January 3, 2013
FTC More Or Less Gives Google A Pass On Search, Mostly Cares About Patents
The FTC announced a proposed settlement with Google today over various antitrust allegations made over licensing of patent standards that are essential to the mobile phone hardware industry. Google purchase Motorola earlier to acquire a substantial patent portfolio as legal capital in the patent cases surrounding its Android operating system. Apple, Microsoft, Samsung, Oracle, and others have initiated lawsuits globally claiming patent violations over features in their various systems. Some of it is motivated over money but more of seems to be designed to limit competition in various markets what with demands to exclude products from sale over violations.
The FTC’s proposed consent decree would require Google to license its essential standards patent portfolio on fair and reasonable terms, which is how the industry would normally work. The statement from the Commission, however, seems to put all companies on notice that the Commission is willing to step into the “patent wars” if competition is at stake:
We previously explained in the Commission’s unanimous filings before the United States International Trade Commission in June 2012 that the threat of injunctive relief “in matters involving RAND-encumbered SEPs, where infringement is based on implementation of standardized technology, has the potential to cause substantial harm to U.S. competition, consumers and innovation.” The threat of an injunction allows a SEP holder to demand and realize royalty payments reflecting the investments firms make to develop and implement the standard, rather than the economic value of the technology itself. In addition to harming incentives for the development of standard-compliant products, the threat of an injunction can also lead to excessive royalties that may be passed along to consumers in the form of higher prices. Alternatively, an injunction or exclusion order could ban the sale of important consumer products entirely. This type of “patent ambush” harms competition and consumers and is rightly condemned by the Commission.
We take this action pursuant to the Commission’s authority under Section 5 to prohibit unfair methods of competition, which both Congress and the Supreme Court have expressly deemed to extend beyond the Sherman Act. A stand-alone Section 5 unfair methods of competition claim allows the Commission to protect consumers and the standard-setting process while minimizing the often burdensome combination of class actions and treble damages associated with private antitrust enforcement. In a society that all of us recognize is overly litigious, the judicious use of Section 5 is a sensible and practical way for the Commission to bring problematic conduct to a halt. [footnotes omitted.]
I’m particularly interested in seeing how the Commission may investigate other claims of patent abuse by other companies in ways that it may harm competition. If Google is litigious in this area, it is far from the only company to go that route.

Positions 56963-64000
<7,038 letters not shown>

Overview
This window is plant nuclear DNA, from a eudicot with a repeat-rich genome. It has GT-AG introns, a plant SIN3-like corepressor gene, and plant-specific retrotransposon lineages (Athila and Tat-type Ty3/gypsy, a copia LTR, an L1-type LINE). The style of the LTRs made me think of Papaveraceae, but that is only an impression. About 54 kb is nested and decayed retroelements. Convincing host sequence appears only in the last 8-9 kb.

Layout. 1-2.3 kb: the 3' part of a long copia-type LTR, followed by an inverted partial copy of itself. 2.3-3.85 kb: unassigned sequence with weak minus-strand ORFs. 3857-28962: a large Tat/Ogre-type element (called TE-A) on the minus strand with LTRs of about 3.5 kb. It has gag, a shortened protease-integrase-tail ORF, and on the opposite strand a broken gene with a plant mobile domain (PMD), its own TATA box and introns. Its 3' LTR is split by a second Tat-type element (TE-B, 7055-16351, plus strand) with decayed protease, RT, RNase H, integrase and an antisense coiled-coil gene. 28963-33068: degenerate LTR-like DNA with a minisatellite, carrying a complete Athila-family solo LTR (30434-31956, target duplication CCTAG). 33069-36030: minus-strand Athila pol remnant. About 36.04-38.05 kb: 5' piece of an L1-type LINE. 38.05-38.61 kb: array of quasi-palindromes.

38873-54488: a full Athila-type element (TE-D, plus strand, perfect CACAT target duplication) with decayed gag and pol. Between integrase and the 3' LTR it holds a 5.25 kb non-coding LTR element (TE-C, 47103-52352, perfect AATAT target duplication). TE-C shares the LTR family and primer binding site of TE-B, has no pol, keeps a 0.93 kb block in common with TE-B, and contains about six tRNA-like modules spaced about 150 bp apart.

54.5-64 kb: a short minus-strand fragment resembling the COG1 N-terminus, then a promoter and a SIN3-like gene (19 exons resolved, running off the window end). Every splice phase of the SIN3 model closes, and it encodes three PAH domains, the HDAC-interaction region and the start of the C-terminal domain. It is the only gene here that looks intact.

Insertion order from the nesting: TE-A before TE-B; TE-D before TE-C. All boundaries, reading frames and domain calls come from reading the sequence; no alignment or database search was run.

The two other areas where the Commission had investigated Google are how it treated advertisers conducting ad campaigns over multiple ad platforms and the claim of how it used content from other web sites in displaying search results. Google’s contracts with advertisers made it difficult for advertisers to evaluate the effectiveness of its ads. Google agreed to give advertisers more freedom in managing campaigns over multiple platforms without impacting their ranking in search results.
Other companies have complained that Google appropriates their web content such as reviews and rankings as part of their own search results. The Commission noted that this practice could conceivably “chill” a web site from creating product innovations. Another claim was that Google favored its own properties when producing search results. The FTC said this in the press release:
According to the Commission statement, however, the FTC concluded that the introduction of Universal Search, as well as additional changes made to Google’s search algorithms – even those that may have had the effect of harming individual competitors – could be plausibly justified as innovations that improved Google’s product and the experience of its users. It therefore has chosen to close the investigation.
I have not seen that language in the Commission statement, but I’ll take the press release at face value. Closing the investigation with that conclusion should frost more than a few Google competitors. Microsoft recently and bitterly complained that Google refuses to license code to allow Windows 8 phone users to watch YouTube videos via an app. Google provided such an app for Android and iPhone users. Windows 8 phone users are limited to YouTube access via a browser which is substandard compared to native apps. This conceivably makes the Windows phone platform less desireable.
Fairsearch.org, which is an industry consortium of Google competitors, would like to see Commission action to diminish Google’s search dominance. They will be highly disappointed with this end to the investigation. Not only was there a “nothing to see here response,” there wasn’t even a fine. Beyond that, only the patent issues and conclusions are binding on Google. [MG]